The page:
Since the mid-1960s, when legislation on the human rights was passed and Martin Luther King murdered, federal and local measures to improve black welfare have been taken, as a result of which the U.S. black movement has undergone considerable changes.
The principle changes are as follows:
-- Social and economic issues have supplanted political aims as the main preoccupations of the movement, and actions formerly planned on a nationwide scale are now being organized locally.
-- Fragmentation and a lack of organizational unity within the movement.
-- Sharp social stratification of the Black population and lack of policy options which could reunite them.
-- Want of a national leader of standing comparable to Martin Luther King.
B. THE RANGE OF POLICY OPTIONS
The concern for the future security of the United States makes necessary the range of policy options. Arranged without intent imply priority they are:
(a) to enlarge programs, within the framework of the present budget, for the improvement of the social and economic welfare of American Blacks in order to ensure continuing development of present trends in the Black movement;
(b) to elaborate and bring into effect a special program designed to perpetuate division in the Black movement and neutralize the most active groups of leftist radical organizations representing different social strata of the Black community: to encourage division in Black circles;
(c) to preserve the present climate which inhibits the emergence from within the Black leadership of a person capable of exerting nationwide appeal;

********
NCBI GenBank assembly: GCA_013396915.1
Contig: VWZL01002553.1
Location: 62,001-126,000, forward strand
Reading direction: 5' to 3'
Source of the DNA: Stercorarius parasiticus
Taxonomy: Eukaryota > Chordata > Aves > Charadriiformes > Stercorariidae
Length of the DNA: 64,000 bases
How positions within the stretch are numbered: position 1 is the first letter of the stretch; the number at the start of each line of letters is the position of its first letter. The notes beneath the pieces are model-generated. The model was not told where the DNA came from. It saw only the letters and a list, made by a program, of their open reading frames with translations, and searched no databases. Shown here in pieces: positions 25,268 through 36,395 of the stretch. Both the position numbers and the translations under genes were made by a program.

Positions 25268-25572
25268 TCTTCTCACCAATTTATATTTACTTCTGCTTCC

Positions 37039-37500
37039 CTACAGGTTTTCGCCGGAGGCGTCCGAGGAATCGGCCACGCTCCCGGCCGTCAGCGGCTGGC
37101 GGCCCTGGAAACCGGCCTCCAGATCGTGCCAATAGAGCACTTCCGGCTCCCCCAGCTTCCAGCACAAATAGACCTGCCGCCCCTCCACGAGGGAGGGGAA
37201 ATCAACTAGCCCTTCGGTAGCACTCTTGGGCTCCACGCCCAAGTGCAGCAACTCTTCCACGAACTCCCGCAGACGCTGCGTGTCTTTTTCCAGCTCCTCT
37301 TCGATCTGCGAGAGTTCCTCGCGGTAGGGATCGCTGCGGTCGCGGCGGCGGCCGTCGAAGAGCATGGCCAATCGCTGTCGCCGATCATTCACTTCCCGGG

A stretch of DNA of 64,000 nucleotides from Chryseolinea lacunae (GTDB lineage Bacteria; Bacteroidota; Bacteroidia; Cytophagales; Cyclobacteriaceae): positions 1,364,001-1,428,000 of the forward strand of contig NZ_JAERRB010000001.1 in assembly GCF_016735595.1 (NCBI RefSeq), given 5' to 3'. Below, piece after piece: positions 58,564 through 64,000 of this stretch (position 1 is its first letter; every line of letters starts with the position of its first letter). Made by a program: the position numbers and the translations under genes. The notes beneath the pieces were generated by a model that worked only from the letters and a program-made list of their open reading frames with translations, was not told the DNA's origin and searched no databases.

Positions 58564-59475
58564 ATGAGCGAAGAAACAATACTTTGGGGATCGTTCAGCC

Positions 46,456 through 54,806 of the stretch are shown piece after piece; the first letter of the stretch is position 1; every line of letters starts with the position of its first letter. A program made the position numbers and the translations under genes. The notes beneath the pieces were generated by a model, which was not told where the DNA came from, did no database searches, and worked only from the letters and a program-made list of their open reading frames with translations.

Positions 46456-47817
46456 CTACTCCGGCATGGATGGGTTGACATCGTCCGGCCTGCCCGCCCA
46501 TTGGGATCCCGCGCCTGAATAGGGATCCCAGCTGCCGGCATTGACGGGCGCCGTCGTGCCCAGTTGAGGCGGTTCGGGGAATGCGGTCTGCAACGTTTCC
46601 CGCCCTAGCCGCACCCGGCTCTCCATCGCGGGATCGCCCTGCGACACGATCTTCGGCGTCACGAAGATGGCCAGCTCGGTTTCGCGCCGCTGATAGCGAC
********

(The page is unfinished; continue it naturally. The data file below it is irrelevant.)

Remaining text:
(d) to work out and realize preventive operations in order to impede durable ties between U.S Black organizations and radical groups in African states;
(e) to support actions designed to sharpen social stratification in the Black community which would lead to the widening and perpetuation of the gap between successful educated Blacks and the poor, giving rise to growing antagonism between different Black groups and a weakening of the movement as a whole.
(f) to facilitate the greatest possible expansion of Black business by granting government contracts and loans with favorable terms to Black businessmen;
(g) to take every possible means through the AFL-CIO leaders to counteract the increasing influence of Black labor organizations which function in all major unions and in particular, the National Coalition of Black Trade Union and its leadership including the creation of real preference for adverse and hostile reaction among White trade unionists to demands for improvement of social and economic welfare of the Blacks;
(h) to support the nomination at federal and local levels of loyal Black public figures to elective offices, to government agencies and the Courts. This would promote the achievement of a twofold purpose: first, it would be easier to control the activity of loyal black representatives within existing institution;
second, the idea of an independent black political party now under discussion within black leadership circles would soon lose all support.